Yesterday the Planning, Land Use and Zoning started digging into the details of the “residential” half of the Mandatory Housing Affordability (MHA) program.
As a follow-on to their first briefing a month ago, representatives of the Mayor’s Office, the Office of Planning and Community Development, the Office of Housing, and the Council’s central staff walked through the details of the planned program.
As a reminder, the MHA program is intended to ensure that growth and development in the city provide for growth of affordable housing. The first half of the program, aimed at commercial development, was enacted last fall. The second half is now under consideration, in two phases: first an overall framework is put in place that establishes general requirements for residential developments, and then those become “activated” in specific zones of the city as subsequent zoning changes are enacted. It is hoped that the framework will be in place by the end of July, and the zoning changes for the downtown and SLU zones will be under consideration around the same time.
The MHA-R program will hopefully create 6000 units over the next 10 years, though that doesn’t account for the potential loss of “naturally affordable” housing units — older units that might get torn down to make room for the new developments. Council member Herbold raised that as an issue today, an issue that she has raised before that led to housing preservation being included as a program within the 2016 Housing Levy. Her point is well taken: even with the MHA, a new residential development might end up being a net loss of affordable housing. Herbold said she strongly believes that the MHA program need a mechanism for loss of “naturally affordable” housing units.
The designers of the MHA program have been learning from the current Incentive Zoning (IZ) program, which was envisioned as a pilot. The IZ allowed developers to build an extra floor above zoning restrictions in return for either setting aside a percentage of the units as affordable or making a payment in lieu of “performance.”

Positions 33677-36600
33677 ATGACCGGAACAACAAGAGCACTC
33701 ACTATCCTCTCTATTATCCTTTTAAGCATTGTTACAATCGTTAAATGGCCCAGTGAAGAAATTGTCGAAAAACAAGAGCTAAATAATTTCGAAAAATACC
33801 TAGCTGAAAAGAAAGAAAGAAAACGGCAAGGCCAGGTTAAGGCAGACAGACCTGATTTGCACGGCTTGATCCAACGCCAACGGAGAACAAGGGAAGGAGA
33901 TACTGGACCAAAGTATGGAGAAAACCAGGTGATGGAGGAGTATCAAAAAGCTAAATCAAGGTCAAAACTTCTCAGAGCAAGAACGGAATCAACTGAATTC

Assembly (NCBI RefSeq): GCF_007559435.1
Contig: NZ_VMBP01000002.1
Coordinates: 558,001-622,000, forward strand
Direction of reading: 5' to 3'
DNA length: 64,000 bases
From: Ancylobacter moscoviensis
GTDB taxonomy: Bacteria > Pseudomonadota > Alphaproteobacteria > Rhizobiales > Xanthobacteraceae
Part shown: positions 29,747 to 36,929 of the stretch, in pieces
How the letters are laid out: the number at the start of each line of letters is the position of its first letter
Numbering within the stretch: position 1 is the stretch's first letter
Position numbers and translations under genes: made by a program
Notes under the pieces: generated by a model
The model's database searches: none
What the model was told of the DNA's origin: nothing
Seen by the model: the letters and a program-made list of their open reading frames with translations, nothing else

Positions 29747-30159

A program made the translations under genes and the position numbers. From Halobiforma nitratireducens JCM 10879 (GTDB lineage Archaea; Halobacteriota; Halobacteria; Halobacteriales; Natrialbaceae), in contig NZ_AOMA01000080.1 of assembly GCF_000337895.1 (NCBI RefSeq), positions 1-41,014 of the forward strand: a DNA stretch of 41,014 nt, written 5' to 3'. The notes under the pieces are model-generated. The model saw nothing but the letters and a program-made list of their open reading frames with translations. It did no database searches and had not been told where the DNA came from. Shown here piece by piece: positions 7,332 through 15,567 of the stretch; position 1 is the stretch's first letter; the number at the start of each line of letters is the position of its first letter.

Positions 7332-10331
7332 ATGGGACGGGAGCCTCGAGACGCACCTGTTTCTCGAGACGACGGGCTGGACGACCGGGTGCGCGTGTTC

The MHA-Residential program is very similar, though rather than voluntary, they will be (as the title applies) mandatory once zoning changes consistent with HALA are put in place that relaxes the height restriction. It applies when residential units are built or created — with exceptions for accessory dwelling units and subsidized affordable housing. Developers have the same choice between setting aside units or a payment in lieu. But the city learned from the IZ pilot that a majority of developers will opt for the payment, so to incent more set-asides it increased the required equivalent payment. This is important because the city wants affordable housing to be mixed in with market-rate housing to the greatest extent possible. Even when developers make the payment instead, the funds will be used to build affordable housing in the same neighborhood as the residential development that was the source of the payment.
The frameworks sets ranges for the number of units to be set aside, or equivalent payment roughly 2.5 times the cost of the units that would otherwise be set aside.
As you can see from the above table, the requirements depend on how costly housing is in the area — creating more affordable housing in higher-cost areas.
There was some discussion today about whether the set-asides were large enough, compared to what other cities are requiring in their similar programs. The city staff claims that they have broadly surveyed other cities and found a wide range, but have tried to tailor it to the city’s unique issues. They expect MHA to create more units than other cities’ programs because it broadly applies to nearly all residential developments throughout the city, whereas other cities limit their programs to specific areas or only some types of development projects.
The next step for the MHA Residential framework legislation is a public hearing on June 21. Following that, the PLUZ committee will take up the legislation again on July 8.